The primary manifestation of satanic influence and of the evil of This Age is religious; it is blindness with reference to the Gospel of Jesus Christ.  How often we fail to understand satanic devices!  A man may be a cultured, ethical and even religious person and yet be in demonic darkness.  Satan’s basic desire is to keep men from Christ.  His primary concern is not to corrupt morals nor to make atheists nor to produce enemies of religion.  Indeed religion which rests upon the assumption of human adequacy and sufficiency is an enemy of the light.  This is the character of the Age of this world: darkness.

Contrary to Ladd, modern Evangelicalism has made ethical and moral evil primary to religion, in essence desiring to treat the symptom rather than the disease.  As I look back on this article 8 years later, the single biggest factor, in my humble opinion, that will contribute to the collapse of evangelicalism will be the failure to proclaim the gospel of Jesus Christ in favor of the gospel cultural Christianity.

Let me conclude with an additional quote from my own post I wrote on March 10, 2009

“If the Body of Christ is to survive all of these paradigm shifts, we must unite with one voice with the Bible as our foundation.  We must preach “Christ crucified” and rebuke those who deem it “offensive”.  II Timothy 4:2, I Corinthians 9:18 As the Apostle Paul says, “…We preach Christ crucified: a stumbling block to Jews and foolishness to Gentiles.” I Corinthians 1:23

Our message of Salvation must be clear: repentance of sins, belief in the death and resurrection of Jesus, and faithful acceptance of Him as Savior.  We cannot sugar coat the alternative, “The wages of sin is death” but through our repentance, belief, and acceptance, “The gift of God is eternal life, through Jesus Christ our Lord.” Romans 6:23

If we as a “church” can do this and I believe we can, we’ll have one final great revival.”

Ecclesiola in Ecclesia

 

I’ve been told before that it’s easy to see what is going on in my life by simply reading the titles or topics of posts on this blog.  I suppose that’s understandable, given the nature of a blog.  Additionally, this  blog has provided somewhat of a theological outlet for me to work through my own thoughts or to layout particular issues that I’m struggling with or passages that I’ve meditated on.

One recent issue that has churned over again in my mind for the past couple of years is the concept of Ecclesiola in Ecclesia, or “little churches within the church.”  I’m unsure who may have coined this precise phrase, though maybe its origin can be traced to sometime in the 18th century.  It shows up in Phillip Schaff’s History of the Christian Church, Vol.#1 (though that ecclesiola sought to live morally perfect), however Martyn Lloyd-Jones brought it to modern significance through his address at the Westminster Conference in 1965[1].  The conference title was “Approaches to the Reformation of the Church.”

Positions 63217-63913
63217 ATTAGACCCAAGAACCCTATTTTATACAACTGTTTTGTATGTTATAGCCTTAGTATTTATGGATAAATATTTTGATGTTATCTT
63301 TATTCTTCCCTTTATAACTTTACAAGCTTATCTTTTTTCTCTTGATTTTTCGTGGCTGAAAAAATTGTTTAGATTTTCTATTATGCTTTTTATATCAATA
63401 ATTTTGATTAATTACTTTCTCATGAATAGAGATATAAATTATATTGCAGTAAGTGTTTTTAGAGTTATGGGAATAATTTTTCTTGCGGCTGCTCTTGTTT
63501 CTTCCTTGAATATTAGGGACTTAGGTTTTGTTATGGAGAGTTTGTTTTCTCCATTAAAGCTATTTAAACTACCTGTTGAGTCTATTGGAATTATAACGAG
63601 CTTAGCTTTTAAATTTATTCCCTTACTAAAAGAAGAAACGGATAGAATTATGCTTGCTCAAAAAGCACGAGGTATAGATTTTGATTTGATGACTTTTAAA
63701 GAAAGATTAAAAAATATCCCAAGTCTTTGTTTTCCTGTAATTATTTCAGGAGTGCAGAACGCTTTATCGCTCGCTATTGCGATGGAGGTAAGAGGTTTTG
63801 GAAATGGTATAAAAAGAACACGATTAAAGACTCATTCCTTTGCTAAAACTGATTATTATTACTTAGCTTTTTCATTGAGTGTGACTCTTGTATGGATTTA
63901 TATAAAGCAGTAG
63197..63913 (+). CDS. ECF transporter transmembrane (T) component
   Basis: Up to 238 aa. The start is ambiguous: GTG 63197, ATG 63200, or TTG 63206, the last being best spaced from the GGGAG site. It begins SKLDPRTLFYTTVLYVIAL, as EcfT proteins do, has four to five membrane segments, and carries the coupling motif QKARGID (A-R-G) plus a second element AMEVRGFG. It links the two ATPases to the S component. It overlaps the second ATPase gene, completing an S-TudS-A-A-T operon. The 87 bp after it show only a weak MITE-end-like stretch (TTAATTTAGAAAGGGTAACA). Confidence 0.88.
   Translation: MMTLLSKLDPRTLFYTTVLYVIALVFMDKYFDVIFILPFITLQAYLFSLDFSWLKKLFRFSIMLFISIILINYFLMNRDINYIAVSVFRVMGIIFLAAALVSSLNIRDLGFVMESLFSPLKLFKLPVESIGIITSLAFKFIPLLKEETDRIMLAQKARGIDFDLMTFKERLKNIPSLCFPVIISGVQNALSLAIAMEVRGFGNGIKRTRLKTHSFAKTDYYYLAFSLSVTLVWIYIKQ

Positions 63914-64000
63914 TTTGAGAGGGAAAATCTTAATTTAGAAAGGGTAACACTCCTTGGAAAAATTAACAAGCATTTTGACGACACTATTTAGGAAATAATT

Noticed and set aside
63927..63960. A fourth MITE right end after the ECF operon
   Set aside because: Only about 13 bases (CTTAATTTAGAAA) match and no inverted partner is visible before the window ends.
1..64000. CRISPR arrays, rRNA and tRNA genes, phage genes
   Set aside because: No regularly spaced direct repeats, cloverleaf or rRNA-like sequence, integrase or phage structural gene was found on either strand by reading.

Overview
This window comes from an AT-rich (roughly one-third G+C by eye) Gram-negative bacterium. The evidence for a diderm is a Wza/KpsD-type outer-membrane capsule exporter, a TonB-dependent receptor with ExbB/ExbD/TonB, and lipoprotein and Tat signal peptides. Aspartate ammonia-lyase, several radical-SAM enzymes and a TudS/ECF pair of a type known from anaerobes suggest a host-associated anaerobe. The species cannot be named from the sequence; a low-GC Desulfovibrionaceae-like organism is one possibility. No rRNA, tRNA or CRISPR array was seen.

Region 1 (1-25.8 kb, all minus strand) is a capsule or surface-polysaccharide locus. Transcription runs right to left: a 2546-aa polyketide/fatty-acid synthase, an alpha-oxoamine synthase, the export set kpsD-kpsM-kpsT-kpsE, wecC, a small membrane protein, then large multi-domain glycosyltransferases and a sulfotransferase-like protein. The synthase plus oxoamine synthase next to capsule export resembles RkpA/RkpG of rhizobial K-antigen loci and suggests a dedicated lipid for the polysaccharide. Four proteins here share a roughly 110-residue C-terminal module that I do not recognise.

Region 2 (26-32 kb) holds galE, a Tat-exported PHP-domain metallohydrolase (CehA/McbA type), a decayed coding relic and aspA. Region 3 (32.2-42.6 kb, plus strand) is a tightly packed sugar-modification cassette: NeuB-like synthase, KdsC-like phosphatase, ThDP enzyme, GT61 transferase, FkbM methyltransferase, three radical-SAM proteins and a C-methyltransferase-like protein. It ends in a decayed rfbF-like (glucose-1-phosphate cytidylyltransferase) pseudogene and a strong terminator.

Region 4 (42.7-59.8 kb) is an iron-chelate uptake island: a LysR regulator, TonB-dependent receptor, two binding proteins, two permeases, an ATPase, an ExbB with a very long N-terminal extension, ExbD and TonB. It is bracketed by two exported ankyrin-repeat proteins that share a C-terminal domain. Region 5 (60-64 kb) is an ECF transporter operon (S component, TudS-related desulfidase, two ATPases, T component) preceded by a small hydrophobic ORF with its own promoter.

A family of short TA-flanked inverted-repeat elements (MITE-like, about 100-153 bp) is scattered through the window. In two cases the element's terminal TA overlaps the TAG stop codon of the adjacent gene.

In his address, Lloyd-Jones walks through the history of the Reformers, beginning notably with Luther, and details their oft-desired, yet ill-fated attempts to establish an “ecclesiola in ecclesia”.  Here is how he defines the movement, “the idea of those who formed these little churches was not to form a new church. That is basic. They were not concerned at all about separation; indeed they were bitterly and violently opposed to it. They were not out to change the doctrine of the church.”

He goes on, “What were they concerned about? Well, their position was that they were not so much dissatisfied with the nature as with the functioning of the church. They were not concerned about the church’s doctrine, but were very concerned about its spiritual life and condition. 

This is quite basic to our whole outlook upon this subject. The people who believed in the idea of the ‘ecclesiola’ were not out to change the whole church, but to form a church within a church which would form a nucleus of true believers inside the general church. Their object in the formation of this nucleus was that it might act as a leaven and influence the life of the whole church for the better. That is the definition. It was thought of in terms of the local church and local churches. It was not a movement, but something that was to happen in individual local churches.”